Got my Jan-Feb 2012 issue of the UMWA Journal recently and read this on page 2:
UNITED WE STAND, DIVIDED WE FALL
The time has come when all members of the working class must sink their petty differences and personal political opinions, and take a united and definite position. The great danger is… the capitalist class will, by means of their entrenched power in government, judiciary, the public press and financial organizations…obtain such a hold upon society that the work of redemption will be frustrated for generations to come. While the working class divide their energies and divide political parties…the capitalist class will move solidly along [its] well-defined purpose.
That's pretty much what I've been thinking lately. I think that's at least part of what the "We are the 99%" protests have been trying to convey.
Depressingly enough, it appeared in the UMW Journal 100 years ago, on January 18, 1912. I think of all that my grandfathers struggled and fought for, and how much of it has been taken away from us. Even the eight-hour day, which organized labor won as a right through years of difficult, dangerous, and deadly strikes and protests, is all but gone.
Let's say you work at a university or a company. You have your "hourly wage" employees and your "salaried" employees. Everybody knows it's much better to be a salaried employee, right? More money, better career track, better benefits (well...as long as you can hang on to them), and the cachet of being salaried. No wage slave are you! No mucking about with unions for your highly educated and trained self! Unions are for the lower class of employees, the lesser skilled, the less important, the interchangeable parts. You are a unique individual and you don't need a union to represent you! You represent yourself! You are your own brand! Just look at your web page! People follow you on Twitter! [Follow me @TSZuska ! For realz!] You aren't one of those nine-to-fivers who work just to live, you live for your work. Every now and then you'll agree that a St. K3rn takes it a bit too far, but really, you've got to put in the long hours to get results and you need to show you are dedicated researcher/company person. You're online, tuned in, available 24/7; work comes home with you, and you live with your work. In 1848 French workers won a 12-hour workday. There are PIs today who would question those French workers' dedication. Only 12 hours? "Science doesn't stop at 5 on Fridays," as my master's thesis advisor said.
But what good would a union do? Science/industry/God demands the sacrifice of your time and no progress can be made without it. However will the coal mines operate if we don't have the tiny hands of children to pick the slate out of the coal at the breakers? The main point is that you are an individual and you are going to make it to the top. Remember, we don't talk about haves and have-nots in this country. We speak of haves, and soon-to-haves.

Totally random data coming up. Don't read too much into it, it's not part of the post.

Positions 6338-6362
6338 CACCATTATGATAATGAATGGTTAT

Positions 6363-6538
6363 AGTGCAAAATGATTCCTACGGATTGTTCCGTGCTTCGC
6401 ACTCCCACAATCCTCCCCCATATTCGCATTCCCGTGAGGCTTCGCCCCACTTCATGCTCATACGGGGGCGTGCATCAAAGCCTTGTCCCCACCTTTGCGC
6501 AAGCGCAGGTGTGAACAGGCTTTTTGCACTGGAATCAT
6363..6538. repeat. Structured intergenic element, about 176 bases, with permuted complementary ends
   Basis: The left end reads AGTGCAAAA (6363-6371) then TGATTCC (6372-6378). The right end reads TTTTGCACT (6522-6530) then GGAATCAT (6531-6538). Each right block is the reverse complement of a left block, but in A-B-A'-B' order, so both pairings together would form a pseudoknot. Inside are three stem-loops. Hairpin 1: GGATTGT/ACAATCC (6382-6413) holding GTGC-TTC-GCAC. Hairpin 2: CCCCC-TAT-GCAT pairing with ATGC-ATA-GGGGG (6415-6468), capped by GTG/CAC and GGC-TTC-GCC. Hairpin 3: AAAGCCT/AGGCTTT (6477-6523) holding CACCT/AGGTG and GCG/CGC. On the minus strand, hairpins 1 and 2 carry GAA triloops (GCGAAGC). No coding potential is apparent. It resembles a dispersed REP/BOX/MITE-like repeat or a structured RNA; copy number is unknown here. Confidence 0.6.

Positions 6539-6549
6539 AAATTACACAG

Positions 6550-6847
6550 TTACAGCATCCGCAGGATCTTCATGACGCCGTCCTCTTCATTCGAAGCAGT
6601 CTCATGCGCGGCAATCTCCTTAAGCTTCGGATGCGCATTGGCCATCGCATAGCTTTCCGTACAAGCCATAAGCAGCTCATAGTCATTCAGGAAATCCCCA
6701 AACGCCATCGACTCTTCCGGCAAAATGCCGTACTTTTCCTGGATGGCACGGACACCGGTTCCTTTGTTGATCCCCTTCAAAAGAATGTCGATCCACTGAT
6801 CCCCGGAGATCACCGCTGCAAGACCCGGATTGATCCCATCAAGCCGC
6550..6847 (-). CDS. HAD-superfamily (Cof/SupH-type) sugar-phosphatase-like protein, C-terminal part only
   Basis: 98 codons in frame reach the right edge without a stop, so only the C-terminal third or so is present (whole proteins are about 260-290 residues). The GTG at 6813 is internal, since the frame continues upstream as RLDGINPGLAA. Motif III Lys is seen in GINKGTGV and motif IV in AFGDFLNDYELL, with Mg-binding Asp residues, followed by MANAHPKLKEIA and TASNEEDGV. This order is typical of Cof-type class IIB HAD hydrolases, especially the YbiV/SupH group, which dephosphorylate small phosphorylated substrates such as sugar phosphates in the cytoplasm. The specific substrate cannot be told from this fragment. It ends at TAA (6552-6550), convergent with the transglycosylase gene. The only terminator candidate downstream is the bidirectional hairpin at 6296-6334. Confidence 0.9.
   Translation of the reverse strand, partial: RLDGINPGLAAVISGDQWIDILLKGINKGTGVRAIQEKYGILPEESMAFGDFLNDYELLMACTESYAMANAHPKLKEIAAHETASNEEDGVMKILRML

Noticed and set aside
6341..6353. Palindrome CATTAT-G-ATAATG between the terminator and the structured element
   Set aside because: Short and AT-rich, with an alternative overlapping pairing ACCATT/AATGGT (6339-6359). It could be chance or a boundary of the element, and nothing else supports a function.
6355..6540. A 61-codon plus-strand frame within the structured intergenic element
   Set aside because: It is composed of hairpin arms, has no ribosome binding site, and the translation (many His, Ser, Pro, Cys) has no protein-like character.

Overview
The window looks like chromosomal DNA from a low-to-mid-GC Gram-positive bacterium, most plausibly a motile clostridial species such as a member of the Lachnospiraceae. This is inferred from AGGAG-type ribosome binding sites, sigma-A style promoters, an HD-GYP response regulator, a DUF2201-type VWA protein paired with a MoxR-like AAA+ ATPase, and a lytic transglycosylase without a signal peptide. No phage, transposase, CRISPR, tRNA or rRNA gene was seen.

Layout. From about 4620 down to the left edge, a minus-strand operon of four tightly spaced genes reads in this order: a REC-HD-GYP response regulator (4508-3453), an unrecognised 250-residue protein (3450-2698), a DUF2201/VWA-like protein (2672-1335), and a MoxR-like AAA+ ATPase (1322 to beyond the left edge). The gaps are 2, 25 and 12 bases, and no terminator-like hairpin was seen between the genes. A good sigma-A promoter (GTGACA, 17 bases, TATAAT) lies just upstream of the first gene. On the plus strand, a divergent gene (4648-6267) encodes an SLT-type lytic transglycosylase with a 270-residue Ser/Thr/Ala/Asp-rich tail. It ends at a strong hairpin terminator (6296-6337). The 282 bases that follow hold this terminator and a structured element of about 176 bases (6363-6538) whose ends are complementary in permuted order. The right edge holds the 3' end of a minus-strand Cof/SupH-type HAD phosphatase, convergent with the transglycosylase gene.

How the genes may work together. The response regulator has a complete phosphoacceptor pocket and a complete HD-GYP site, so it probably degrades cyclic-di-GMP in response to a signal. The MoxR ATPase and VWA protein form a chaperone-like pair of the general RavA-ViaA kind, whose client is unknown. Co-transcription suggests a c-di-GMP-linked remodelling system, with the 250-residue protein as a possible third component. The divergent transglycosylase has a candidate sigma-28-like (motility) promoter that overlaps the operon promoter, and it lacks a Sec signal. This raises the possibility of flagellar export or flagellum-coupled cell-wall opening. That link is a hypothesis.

Fifty years ago, Rep. Elmer Holland (D.-PA) was quoted in the pages of the February 1, 1962 UMW Journal as follows:
It’s all too easy to dream up reasons why the labor movement should be shackled even more. And if the labor movement is not alert that is precisely what will happen.
If you don't believe Elmer Holland, you just go ask Scott Walker and the Koch brothers!
Twenty-five years ago, UMWA members were being urged to buy American-made goods, even if they cost more, and to complain to stores if they could not find what they wanted made in America. But WalMart is so cheap! And now that our unions have been crushed, our wages curtailed, our benefits taken away, and job security just some vague dream we once heard about, who can afford to "buy American"? If, indeed, there's anything left made in America after the orgy of right-sizing and down-sizing and out-sourcing moved most of our manufacturing base elsewhere.
The Philadelphia Inquirer business section yesterday explained how Dansko would love to move all its manufacturing back into the U.S. The main reason it can't is not wages.
Even if the company were to offer U.S. workers wages similar to what it pays in Italy - $18 to $20 an hour - its founders say there would remain the fundamental issue of where to find people with the expertise, or the desire, to take those jobs, given how shoemaking as an industry has been decimated.
"It's really about there's no knowledge - no knowledge, no support structure," Kjellerup said. "Because if you had that, I think America could be competitive in manufacturing."
And so we have the conundrum of a company that would like to pay good wages to make its product in America, but can't, thanks to decades of outsourcing.